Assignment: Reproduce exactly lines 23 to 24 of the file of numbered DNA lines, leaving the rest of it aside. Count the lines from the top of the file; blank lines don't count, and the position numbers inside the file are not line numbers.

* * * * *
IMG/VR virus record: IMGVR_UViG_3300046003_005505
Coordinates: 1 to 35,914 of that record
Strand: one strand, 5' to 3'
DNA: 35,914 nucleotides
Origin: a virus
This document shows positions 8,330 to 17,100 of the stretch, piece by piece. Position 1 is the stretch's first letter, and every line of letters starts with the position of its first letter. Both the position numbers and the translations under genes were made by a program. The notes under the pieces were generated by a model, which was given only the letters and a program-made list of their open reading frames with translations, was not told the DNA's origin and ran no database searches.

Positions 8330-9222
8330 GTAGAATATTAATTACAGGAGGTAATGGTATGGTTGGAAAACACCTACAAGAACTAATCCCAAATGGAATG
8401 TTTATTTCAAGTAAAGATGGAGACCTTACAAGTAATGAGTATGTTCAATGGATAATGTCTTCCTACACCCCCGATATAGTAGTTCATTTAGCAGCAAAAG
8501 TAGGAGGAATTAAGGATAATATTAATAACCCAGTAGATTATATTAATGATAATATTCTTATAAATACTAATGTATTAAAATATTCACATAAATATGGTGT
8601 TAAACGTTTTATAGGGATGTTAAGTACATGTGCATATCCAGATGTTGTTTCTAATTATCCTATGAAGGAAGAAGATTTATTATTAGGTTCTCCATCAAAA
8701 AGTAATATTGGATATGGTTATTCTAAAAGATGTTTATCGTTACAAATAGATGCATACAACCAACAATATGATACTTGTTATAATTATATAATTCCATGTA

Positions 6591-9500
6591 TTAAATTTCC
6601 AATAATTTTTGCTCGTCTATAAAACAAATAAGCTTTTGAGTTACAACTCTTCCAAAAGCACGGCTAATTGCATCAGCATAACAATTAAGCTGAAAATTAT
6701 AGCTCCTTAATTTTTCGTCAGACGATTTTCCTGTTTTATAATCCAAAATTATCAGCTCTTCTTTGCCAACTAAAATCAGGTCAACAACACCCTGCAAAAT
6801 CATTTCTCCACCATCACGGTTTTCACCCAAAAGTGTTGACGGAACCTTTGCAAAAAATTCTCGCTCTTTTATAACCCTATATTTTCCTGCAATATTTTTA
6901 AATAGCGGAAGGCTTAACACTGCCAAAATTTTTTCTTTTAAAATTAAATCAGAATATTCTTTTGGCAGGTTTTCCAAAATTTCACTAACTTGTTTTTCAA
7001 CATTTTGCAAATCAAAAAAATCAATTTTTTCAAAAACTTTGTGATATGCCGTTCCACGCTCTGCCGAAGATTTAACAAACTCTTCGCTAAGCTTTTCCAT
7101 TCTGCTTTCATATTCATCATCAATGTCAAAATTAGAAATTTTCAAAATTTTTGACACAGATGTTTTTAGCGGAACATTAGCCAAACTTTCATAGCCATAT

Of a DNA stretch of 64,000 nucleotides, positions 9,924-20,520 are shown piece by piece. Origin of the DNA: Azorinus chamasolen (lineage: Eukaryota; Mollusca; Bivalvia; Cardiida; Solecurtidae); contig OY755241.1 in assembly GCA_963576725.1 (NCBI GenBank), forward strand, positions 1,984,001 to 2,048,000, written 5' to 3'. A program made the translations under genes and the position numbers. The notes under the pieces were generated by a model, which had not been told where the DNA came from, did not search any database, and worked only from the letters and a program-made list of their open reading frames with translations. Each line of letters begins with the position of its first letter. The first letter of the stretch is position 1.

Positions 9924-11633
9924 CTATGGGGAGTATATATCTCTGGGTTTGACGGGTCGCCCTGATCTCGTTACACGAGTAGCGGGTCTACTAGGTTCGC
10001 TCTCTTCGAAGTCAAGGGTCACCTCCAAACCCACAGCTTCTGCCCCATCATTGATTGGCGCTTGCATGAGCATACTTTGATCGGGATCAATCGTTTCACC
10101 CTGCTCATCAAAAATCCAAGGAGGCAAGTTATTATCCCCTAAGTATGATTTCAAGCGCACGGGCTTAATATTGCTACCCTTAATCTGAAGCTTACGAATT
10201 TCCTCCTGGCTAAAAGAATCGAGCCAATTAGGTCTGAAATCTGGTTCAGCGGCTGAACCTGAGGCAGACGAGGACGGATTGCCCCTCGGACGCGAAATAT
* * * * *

9924 CTATGGGGAGTATATATCTCTGGGTTTGACGGGTCGCCCTGATCTCGTTACACGAGTAGCGGGTCTACTAGGTTCGC
10001 TCTCTTCGAAGTCAAGGGTCACCTCCAAACCCACAGCTTCTGCCCCATCATTGATTGGCGCTTGCATGAGCATACTTTGATCGGGATCAATCGTTTCACC